How to Make a Dried Hydrangea Wreath
by Jane Lake
Hydrangeas are big, glorious flowers produced in abundance on large garden shrubs. One of the wonderful things about them is that you can enjoy the garden color of your hydrangeas throughout the blooming season and not cut them for drying until late summer or early fall.
At that time, you can easily dry the hydrangea flower heads then use them to make your own spectacular dried hydrangea wreath. Alternatively, you can purchase large bunches of dried hydrangeas from most craft stores – or even on ebay!
Choose the Wreath Base
Again, you can either purchase a wreath base, or make your own with these instructions on how to make a grapevine or twig wreath. I generally use Virginia Creeper to make my wreaths because it grows as a vigorous weed around my property and therefore is easy and cheap to use. However, I’ve also made many twig wreaths using long maple or birch twig trimmings.
Both grapevine and twig wreaths are also available at craft stores, along with styrofoam wreath bases in a variety of shapes.
Working with a Styrofoam Wreath Base
1. The first thing you need to do to prepare your styrofoam wreath is fashion a hanger that will be sturdy enough to support the finished creation.
You can use florist’s wire, circled around the top of the wreath a couple of times with a loop fashioned at the top, or you can make a similar looped hanger from strong garden twine.
2. Try out the hanger by hanging the bare wreath on the wall. It should lie flat and not protrude from the wall at the bottom. If it does tend to stick out, adjust the hanger until it lies flat.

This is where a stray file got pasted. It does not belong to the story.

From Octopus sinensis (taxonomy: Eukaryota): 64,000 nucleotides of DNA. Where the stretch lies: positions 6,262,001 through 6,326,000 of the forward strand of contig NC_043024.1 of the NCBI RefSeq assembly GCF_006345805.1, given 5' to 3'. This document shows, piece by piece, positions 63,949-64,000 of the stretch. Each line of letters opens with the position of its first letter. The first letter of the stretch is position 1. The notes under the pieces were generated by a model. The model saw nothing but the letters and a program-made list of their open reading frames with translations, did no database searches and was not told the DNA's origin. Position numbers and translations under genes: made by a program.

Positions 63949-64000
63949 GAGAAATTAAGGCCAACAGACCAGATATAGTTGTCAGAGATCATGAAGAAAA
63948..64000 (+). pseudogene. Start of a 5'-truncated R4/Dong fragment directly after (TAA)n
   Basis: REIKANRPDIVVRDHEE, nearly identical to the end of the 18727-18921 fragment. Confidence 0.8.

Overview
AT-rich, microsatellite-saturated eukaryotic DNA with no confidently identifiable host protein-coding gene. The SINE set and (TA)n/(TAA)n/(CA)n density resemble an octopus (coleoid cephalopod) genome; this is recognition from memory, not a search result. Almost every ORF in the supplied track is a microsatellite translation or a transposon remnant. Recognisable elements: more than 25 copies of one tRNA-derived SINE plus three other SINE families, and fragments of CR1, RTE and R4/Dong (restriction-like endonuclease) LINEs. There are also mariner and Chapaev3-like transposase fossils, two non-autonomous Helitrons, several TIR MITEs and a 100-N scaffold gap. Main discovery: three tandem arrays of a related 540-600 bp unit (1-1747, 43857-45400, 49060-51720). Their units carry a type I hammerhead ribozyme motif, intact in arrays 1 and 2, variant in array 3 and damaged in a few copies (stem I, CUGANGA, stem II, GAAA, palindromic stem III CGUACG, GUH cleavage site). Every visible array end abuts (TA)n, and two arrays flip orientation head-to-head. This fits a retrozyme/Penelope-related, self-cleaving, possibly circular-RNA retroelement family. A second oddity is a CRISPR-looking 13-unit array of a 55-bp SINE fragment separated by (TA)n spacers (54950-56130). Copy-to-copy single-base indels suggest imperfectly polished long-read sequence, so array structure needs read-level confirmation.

3. You will need to work with flowers of the same height, so separate the large hydrangea flower heads into smaller florets of similar height. Also remove any discolored, badly faded or damaged flower petals at this time.
If you are working with several different hydrangea colors, you should decide on the overall color pattern before proceeding with glue. Try a dry run on a table, setting the florets down in a circle the same size as the wreath base.
4. Begin gluing the florets in place using a low-temperature hot glue gun. Poke the flower stems into the styrofoam then secure with a small amount of glue. Don’t worry too much about any excess glue strings that may form; these are usually easy to remove once they are dry.
5. Continue until the wreath is completely hidden by hydrangeas. At this point, you could add sprigs of baby’s breath for a contrast in color and texture, but hydrangeas are classically elegant all on their own.
Working with a Grapevine or Twig Wreath Base
1. Grapevine or twig wreaths may use less hydrangea blooms, while also offering more individual style choice, because not all of the wreath needs to be covered.
Find the look you like best by setting hydrangea florets in a circle the same size as the wreath base until the flower colors and contrasting spaces look balanced and right to you.
2. Glue on additional design elements – a raffia or silk bow, for instance, before gluing on flowers.
3. Attach flowers with a low-temperature glue gun. Step back from the table several times as you work to get a sense of how the color arrangement is working out.
4. Intersperse the hydrangeas with baby’s breath, ivy, preserved leaves or other dried flowers such as roses or peonies. Or simply let the hydrangeas make a statement all their own.
For Both Wreath Types
Remove any excess glue strings, hang the wreath and enjoy!